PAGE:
Tweed Shire Councillor Reece Byrnes with a drone camera unit at Kingscliff. Photo: Scott Powick, Newscorp
Tweed Shire Councillor Reece Byrnes with a drone camera unit at Kingscliff. Photo: Scott Powick, Newscorp

Shark attack death shows ‘urgent’ need for drones

A TWEED councillor believes the 'time for talk' is over when it comes to shark mitigation on our coast.

Reece Byrnes has put forward a motion proposing Tweed Shire Council fill a void left by the end of the State Government's DPI drone program trial and purchase six drones to loan to local surf life saving clubs.

Jut seven days after a shark mitigation drone trial ended on the Tweed Coast, Tugun man Rob Pedretti was killed by a great white shark while out surfing at Kingscliff earlier this month.

The tragedy rocked the community and Cr Byrnes claims fear has left noticeable visibly less people visiting the region's beaches.

Both State Member for Tweed Geoff Provest and councillor James Owen have separately contacted the NSW Minister for Agriculture Adam Marshall advocating for reinstating and expansion of the trial as well as other shark mitigation measures.

However there is yet to be a State Government response.

<<READ MORE HERE: Tweed leaders rally for funding to prevent another tragedy>>

Cr Byrnes motion, to be heard at a council meeting in August, includes action points to "freely loans these drones to Surf Life Saving Clubs within the Tweed Shire including Fingal, Salt, Cabarita Beach and Cudgen Surf Life Saving Clubs for their use in shark mitigation/detection and other general beach and surf safety measures".

He also proposed council wrote to Surf Life Saving NSW seeking to enter into partnership with for a 12-month trial of these six drones across our coastal zone as well as reviving the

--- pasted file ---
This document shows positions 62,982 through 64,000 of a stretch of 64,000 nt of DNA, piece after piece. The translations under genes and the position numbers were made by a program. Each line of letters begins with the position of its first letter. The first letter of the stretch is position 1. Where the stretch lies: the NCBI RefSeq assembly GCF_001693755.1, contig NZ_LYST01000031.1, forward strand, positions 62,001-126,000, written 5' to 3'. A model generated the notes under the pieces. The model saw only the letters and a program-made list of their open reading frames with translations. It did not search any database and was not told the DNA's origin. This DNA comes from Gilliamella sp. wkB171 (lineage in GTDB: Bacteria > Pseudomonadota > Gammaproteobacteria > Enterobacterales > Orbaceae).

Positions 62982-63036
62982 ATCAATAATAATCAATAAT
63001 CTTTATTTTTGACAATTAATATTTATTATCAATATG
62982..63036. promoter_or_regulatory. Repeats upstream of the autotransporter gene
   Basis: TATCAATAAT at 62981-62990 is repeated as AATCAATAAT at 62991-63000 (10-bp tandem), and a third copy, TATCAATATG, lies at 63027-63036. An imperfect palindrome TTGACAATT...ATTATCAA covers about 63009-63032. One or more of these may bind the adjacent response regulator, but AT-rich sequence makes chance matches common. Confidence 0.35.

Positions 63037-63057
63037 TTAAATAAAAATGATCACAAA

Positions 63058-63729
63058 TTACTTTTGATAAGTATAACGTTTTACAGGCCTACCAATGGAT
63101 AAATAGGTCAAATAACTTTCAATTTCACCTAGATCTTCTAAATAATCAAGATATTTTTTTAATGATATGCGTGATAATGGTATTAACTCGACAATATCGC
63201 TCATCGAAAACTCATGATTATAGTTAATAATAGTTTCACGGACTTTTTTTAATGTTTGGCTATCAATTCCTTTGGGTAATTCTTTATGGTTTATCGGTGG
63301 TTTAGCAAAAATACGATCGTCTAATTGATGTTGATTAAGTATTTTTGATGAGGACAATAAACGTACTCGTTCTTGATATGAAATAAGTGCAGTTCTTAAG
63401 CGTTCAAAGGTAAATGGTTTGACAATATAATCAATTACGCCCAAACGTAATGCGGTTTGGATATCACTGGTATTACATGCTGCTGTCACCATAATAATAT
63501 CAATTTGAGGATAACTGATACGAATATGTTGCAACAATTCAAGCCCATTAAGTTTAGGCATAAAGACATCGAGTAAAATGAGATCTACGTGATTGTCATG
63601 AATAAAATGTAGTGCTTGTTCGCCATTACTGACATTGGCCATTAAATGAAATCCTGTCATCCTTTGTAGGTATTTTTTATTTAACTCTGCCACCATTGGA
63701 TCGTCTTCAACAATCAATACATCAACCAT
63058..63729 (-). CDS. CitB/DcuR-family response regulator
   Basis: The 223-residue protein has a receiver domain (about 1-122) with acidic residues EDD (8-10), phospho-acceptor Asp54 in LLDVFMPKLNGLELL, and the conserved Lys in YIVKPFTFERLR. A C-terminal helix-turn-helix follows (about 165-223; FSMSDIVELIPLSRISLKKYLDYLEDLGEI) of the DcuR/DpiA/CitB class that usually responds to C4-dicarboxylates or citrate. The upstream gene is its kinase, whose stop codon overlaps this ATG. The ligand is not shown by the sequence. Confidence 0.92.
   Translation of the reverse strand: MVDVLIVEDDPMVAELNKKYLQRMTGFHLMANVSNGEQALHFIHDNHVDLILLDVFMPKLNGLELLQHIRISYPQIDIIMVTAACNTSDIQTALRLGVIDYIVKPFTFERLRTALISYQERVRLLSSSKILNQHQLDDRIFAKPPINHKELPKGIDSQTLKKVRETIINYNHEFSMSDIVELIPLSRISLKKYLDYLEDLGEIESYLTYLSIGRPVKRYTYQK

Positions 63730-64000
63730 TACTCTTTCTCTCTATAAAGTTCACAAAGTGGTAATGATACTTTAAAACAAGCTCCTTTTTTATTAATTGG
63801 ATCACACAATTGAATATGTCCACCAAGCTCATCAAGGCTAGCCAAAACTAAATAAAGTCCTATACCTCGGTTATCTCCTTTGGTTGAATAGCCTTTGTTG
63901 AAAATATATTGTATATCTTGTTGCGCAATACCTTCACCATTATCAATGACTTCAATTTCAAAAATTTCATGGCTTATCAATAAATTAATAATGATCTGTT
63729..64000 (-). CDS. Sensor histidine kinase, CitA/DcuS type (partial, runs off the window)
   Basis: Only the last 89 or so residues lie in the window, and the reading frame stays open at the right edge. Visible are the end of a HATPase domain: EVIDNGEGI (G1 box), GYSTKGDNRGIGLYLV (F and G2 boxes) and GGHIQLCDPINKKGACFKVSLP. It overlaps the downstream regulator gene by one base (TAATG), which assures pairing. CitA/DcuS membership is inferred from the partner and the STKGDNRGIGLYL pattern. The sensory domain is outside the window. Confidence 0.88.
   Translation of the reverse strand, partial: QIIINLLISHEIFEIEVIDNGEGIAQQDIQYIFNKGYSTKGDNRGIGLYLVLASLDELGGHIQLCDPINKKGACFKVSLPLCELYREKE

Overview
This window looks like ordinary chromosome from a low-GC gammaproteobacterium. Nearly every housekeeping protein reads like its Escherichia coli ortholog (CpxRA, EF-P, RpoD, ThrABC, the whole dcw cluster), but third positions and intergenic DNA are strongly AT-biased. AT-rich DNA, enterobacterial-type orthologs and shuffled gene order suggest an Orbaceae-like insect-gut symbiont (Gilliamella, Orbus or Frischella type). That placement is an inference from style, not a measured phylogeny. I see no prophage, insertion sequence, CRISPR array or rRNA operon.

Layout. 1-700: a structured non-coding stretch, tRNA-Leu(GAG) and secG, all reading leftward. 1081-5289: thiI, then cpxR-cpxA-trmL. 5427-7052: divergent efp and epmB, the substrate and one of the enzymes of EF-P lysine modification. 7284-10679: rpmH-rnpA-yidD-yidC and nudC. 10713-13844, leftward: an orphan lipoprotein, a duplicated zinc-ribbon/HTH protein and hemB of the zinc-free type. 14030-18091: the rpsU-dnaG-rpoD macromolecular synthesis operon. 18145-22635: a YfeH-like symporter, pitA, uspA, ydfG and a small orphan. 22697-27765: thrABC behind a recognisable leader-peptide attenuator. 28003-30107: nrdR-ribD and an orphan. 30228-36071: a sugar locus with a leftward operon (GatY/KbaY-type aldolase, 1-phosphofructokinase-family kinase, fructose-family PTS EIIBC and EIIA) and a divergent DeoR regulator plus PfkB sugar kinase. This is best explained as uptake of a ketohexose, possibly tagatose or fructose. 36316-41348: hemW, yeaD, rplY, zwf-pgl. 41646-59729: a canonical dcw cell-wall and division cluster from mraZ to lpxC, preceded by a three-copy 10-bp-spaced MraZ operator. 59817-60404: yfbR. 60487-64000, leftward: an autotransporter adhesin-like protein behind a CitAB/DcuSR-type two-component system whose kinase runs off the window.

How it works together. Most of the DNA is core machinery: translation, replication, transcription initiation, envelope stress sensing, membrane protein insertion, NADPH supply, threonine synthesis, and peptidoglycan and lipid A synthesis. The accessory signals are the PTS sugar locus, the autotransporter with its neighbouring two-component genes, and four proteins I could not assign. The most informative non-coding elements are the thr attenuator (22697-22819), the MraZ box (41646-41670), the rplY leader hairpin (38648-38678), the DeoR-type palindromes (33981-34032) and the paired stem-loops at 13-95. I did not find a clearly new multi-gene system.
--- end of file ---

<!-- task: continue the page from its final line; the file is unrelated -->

Tweed Beach Safety Liaison Committee.

"The recent tragic shark attack off the beach at Salt highlights the urgency for the purchase of these drones," Cr Byrnes said.

"When it comes to our safety in the water, the time for talk is over. These clubs need drone technology to keep us safe."

He said local surf club members had expressed frustration about the previous drone trial closing and wanted to see urgent action.

"The guys who save our lives and protect us on the beach feel more confident in doing that role with drones. It gives them an eye in the sky, you can see to help someone stuck in a rip, or see a shark - if you save one life, its worth it," Cr Byrnes said.

However Cr Owen, a surf life saver for eight years, said he believed the NSW Government should be footing the bill.

"Those drones cost $27,000 each," he said.

"I want to know where the money will come from, its not in our budget and doesn't come under our core responsibilities.

"It's more than just the drones, it's the pilots and training. You have to have a comprehensive program and approach it strategically. At the moment if you brought a drone for every surf club they would sit there unused because they would have to train pilots up and have them available everyday.

"I'm not sure this has been properly thought through or is the best approach to what we need."

Mr Provest expressed similar concerns about training and liaising with SLS NSW about the specialty drones used for the flyovers.

He said he was still in discussions with the minister advocating for the cause.

"I think it's (drones as shark mitigation measures) a very good thing but I think people using our beaches have to understand usually drones are in patrolled areas. We have 35km of beaches in the shire, so there is a lot of unsupervised beaches," he said.

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